Yes they use metric altitudes. One of the few countries that do. 1,000 meters is a fair distance. If you use less distances for separation you are using weird figures. I don't know how the Flight level allocation fits in. Nev
I have trouble when reading Russian articles that use metric altitudes, always trying to convert it mentally. With imperial and metric, I'm all over the place.
I think of surface distance in kilometres, building measurements in metres and millimetres (not cm), depth in feet, area in acres, pressure in psi, volume in litres; it can get a bit confused.
When it comes to altitude and oxygen requirements, no two publications ever give the same height exactly. Russian manuals are a bit out from Western ones as they tend to round off to the nearest 1,000 metres which is quite a bit of leeway.
This is an interesting video of some of Russia's military gear. Runs for 12 minutes and quite a lot of it is missile launches. Watching all the different sequences of boosters going off reminds me of cracker night when we were kids.
"The older artificial horizon gauges were unusual, blue on the bottom and brown on top. Not very intuitive."
A lot like Aussie electrical wiring," Brown is not Earth, Sky-blue is not High, Green no longer Neutral.
Might as well be Russian.
In recent times there's been a few complaints from the Americans about unprofessional and dangerous intercepts of their recon aircraft by Russian fighter jets. I'd agree some of them have been in that category and unnecessarily aggressive. It wasn't always like that back in the days of the Cold War, and tended to be a bit more gentlemanly.
There are anecdotes of professional, cordial relations between the opposing flight crews in those days. Most often, the same crews were on regular duty and got to know each other and communicated with hand signals. The period referred to is the 60's, 70's and 80's when relations had improved after the earlier so called secret war that saw several B-29 spy planes shot down over Soviet airspace.
These photos recently came to light and show an F-4 Phantom interceptor doing a barrel roll over the top of a Tu-95 Bear bomber. The story goes that the Soviet crew requested it via hand signals.
Have been reading a news article on the Crimean bridge. Progress on the rail section is on track with the first 1klm of track laid. It's 19klm long all up and is scheduled to open in December. The train schedule for 2020 is for 29 trains per day, 19 passenger and 10 freight. The road section opened about 8 months ago and has traffic of around 30,000 vehicles per day.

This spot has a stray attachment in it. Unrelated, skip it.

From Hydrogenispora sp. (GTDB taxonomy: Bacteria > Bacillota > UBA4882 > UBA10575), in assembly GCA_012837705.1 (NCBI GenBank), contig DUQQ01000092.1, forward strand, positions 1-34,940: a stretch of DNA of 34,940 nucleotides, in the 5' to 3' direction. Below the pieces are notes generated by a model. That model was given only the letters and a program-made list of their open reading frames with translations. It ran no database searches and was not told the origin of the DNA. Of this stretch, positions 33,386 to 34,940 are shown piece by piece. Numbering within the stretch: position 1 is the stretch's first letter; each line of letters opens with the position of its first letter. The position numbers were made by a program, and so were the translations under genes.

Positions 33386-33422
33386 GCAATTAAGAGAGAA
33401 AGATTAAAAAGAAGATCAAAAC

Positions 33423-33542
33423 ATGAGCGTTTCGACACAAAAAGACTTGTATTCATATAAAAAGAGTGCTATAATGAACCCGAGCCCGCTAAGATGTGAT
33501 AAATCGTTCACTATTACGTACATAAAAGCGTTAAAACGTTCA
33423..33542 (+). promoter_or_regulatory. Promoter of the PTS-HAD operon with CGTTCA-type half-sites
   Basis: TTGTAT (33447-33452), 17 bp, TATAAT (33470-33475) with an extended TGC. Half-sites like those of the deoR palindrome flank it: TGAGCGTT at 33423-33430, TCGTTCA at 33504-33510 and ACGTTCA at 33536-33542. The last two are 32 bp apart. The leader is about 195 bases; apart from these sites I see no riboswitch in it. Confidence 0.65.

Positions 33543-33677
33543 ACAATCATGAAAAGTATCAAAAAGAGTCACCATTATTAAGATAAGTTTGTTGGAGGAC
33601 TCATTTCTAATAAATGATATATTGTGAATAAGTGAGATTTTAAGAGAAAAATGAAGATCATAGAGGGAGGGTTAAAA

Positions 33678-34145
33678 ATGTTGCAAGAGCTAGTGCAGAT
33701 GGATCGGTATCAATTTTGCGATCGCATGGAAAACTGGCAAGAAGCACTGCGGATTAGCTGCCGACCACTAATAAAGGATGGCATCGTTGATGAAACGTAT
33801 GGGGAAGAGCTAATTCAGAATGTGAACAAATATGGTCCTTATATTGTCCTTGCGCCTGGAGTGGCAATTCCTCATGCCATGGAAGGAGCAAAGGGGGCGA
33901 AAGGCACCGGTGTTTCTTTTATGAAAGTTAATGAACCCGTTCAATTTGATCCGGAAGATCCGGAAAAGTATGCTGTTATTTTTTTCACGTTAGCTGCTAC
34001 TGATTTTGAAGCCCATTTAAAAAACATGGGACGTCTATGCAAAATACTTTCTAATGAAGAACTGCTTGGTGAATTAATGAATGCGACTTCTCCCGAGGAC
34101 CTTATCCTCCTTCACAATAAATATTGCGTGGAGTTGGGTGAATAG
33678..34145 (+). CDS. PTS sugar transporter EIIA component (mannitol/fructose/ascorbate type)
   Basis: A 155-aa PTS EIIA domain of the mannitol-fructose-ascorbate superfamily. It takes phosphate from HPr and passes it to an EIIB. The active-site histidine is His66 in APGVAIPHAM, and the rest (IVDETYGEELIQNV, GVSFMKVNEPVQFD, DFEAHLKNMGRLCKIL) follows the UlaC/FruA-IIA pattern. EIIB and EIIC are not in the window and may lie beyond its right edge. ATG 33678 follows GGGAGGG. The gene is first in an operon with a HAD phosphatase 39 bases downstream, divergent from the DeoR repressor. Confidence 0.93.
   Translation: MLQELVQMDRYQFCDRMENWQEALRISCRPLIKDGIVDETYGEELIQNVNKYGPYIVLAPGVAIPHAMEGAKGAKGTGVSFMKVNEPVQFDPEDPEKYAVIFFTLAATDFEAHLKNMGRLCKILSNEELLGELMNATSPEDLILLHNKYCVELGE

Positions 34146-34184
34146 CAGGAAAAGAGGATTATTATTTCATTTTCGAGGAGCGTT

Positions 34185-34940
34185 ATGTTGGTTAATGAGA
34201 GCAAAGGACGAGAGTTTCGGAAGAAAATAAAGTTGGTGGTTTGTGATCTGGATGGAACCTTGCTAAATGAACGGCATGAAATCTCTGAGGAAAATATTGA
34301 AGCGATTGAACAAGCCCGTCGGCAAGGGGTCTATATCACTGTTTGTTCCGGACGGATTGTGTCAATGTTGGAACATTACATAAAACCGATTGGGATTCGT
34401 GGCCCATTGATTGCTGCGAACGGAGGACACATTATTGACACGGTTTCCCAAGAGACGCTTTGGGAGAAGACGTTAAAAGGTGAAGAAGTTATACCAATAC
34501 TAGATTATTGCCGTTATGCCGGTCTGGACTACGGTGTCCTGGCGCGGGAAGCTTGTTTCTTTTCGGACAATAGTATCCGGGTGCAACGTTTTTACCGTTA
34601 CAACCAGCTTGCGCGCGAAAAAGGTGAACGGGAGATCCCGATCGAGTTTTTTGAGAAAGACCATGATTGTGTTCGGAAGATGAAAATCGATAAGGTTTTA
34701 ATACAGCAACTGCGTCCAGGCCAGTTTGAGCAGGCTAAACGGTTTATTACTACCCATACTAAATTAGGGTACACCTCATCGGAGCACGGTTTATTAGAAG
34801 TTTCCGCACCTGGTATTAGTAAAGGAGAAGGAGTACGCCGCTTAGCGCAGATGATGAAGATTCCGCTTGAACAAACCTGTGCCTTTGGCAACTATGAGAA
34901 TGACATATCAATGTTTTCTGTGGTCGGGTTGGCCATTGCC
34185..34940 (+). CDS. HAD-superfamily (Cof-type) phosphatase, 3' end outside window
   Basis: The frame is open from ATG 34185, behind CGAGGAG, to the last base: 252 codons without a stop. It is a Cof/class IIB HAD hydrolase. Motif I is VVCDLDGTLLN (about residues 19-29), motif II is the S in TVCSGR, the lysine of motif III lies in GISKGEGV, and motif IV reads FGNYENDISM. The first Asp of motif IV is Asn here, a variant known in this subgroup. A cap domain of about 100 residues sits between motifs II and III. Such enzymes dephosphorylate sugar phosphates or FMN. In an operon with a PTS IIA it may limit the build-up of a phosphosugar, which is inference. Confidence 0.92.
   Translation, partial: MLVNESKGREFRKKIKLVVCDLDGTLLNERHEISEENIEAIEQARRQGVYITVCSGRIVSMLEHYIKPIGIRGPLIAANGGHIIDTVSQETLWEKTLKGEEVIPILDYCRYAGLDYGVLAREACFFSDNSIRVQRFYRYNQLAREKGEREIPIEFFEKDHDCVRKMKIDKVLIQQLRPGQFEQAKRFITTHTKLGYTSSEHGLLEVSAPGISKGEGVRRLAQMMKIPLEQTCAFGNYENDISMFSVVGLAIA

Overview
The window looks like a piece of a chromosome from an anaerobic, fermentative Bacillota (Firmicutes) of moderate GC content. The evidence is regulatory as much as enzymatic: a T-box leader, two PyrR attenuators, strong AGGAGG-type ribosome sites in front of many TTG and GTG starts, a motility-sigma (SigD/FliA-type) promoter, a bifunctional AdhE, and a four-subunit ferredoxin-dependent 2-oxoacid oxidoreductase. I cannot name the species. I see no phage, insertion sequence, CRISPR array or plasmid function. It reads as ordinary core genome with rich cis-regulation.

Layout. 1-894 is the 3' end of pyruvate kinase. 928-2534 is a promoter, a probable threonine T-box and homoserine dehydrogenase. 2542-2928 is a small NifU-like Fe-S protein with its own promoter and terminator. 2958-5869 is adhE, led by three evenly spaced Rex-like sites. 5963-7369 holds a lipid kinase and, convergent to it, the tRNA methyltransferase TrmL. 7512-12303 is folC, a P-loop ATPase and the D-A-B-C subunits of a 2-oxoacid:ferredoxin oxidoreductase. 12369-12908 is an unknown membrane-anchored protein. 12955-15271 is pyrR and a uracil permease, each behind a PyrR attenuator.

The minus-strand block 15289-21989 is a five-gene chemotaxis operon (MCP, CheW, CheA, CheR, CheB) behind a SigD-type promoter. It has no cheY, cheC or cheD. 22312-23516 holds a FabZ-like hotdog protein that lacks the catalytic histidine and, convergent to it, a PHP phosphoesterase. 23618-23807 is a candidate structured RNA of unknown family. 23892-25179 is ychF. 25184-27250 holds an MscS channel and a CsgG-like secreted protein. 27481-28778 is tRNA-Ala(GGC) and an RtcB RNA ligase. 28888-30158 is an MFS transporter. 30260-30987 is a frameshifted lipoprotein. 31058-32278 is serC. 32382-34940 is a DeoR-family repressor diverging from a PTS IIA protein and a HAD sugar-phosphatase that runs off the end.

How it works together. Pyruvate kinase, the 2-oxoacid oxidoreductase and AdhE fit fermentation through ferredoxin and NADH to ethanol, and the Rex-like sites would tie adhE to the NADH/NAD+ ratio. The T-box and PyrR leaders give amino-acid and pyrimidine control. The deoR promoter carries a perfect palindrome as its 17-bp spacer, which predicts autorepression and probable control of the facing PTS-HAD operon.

The bridge has stuffed up a good fishing spot for the locals on the mainland side. From the Taman Peninsula side on the mainland, there was a very narrow strip of land that poked out into the Sea of Azov. It had a dirt road right out to the end and people used to drive out there and fish from the banks. Once was a nice quiet good fishing spot, now a four lane highway and dual train line.
It's International Women's Day and President Putin has marked it by doing a lap around the arena with female mounted police officers.
Most people have seen the famous publicity photo of him riding a horse bare chested, but here's his true horse riding skills on display. All I can say is that the Man from Snowy River has nothing to fear. Full credit to the horse for it's tolerance.
Some archive photos from the Soviet Union days. One of the submarines involved in an exercise forgot to turn of the torpedo's self guiding system and it hit a nearby sub. Lucky it was an inert practice round.
A noticeable change in next week's Victory Day parade will be the absence of the decades old ZIL-4104 limo used for transporting dignitaries during the ceremony. Luxury car maker Aurus has built a new cabriolet version specifically for parade use. RT’s Murad Gazdiev previewed it with a back seat ride.
Nev, the convertible is not for public sale. It's a special built model for military parades; it has no front passenger seat and a vertical hand grip for the dignitary to stand up in the front, as in the photo above with the old ZIL. I agree about the Niva, they've certainly reached collector value.
Not at this stage, Marty. A stewardess said ten minutes into the flight they were hit by heavy hail and a lightning strike. The investigative committee is looking into whether safety procedures were properly followed. It left for Murmansk and was in the air about 30 minutes all up.The pilots alerted the airport about their decision to turn back and land and then lost radio contact with air traffic control. It made one landing attempt, did a go around and crashed on the second landing. A police source at the airport said most died of asphyxiation due to toxic substances.